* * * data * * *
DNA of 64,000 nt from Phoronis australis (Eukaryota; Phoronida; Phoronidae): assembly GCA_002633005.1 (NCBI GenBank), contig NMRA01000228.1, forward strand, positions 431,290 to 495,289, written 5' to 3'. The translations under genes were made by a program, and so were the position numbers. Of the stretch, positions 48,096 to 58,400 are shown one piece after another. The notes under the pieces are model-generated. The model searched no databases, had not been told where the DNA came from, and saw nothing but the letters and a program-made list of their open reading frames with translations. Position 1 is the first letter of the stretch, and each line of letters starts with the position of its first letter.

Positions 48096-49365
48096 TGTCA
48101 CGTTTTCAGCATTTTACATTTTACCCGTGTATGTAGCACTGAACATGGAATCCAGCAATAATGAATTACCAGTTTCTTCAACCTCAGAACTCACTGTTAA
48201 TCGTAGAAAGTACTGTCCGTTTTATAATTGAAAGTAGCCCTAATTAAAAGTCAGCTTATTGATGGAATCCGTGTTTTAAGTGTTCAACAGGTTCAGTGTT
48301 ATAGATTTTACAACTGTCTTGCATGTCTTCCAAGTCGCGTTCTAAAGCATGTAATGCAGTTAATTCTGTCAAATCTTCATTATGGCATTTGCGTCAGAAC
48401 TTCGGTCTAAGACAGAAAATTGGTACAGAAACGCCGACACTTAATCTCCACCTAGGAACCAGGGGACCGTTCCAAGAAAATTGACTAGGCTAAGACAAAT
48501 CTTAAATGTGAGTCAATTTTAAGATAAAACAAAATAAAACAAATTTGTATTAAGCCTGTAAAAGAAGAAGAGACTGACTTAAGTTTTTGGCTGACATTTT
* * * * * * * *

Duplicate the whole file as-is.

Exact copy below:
DNA of 64,000 nt from Phoronis australis (Eukaryota; Phoronida; Phoronidae): assembly GCA_002633005.1 (NCBI GenBank), contig NMRA01000228.1, forward strand, positions 431,290 to 495,289, written 5' to 3'. The translations under genes were made by a program, and so were the position numbers. Of the stretch, positions 48,096 to 58,400 are shown one piece after another. The notes under the pieces are model-generated. The model searched no databases, had not been told where the DNA came from, and saw nothing but the letters and a program-made list of their open reading frames with translations. Position 1 is the first letter of the stretch, and each line of letters starts with the position of its first letter.

Positions 48096-49365
48096 TGTCA
48101 CGTTTTCAGCATTTTACATTTTACCCGTGTATGTAGCACTGAACATGGAATCCAGCAATAATGAATTACCAGTTTCTTCAACCTCAGAACTCACTGTTAA
48201 TCGTAGAAAGTACTGTCCGTTTTATAATTGAAAGTAGCCCTAATTAAAAGTCAGCTTATTGATGGAATCCGTGTTTTAAGTGTTCAACAGGTTCAGTGTT
48301 ATAGATTTTACAACTGTCTTGCATGTCTTCCAAGTCGCGTTCTAAAGCATGTAATGCAGTTAATTCTGTCAAATCTTCATTATGGCATTTGCGTCAGAAC
48401 TTCGGTCTAAGACAGAAAATTGGTACAGAAACGCCGACACTTAATCTCCACCTAGGAACCAGGGGACCGTTCCAAGAAAATTGACTAGGCTAAGACAAAT
48501 CTTAAATGTGAGTCAATTTTAAGATAAAACAAAATAAAACAAATTTGTATTAAGCCTGTAAAAGAAGAAGAGACTGACTTAAGTTTTTGGCTGACATTTT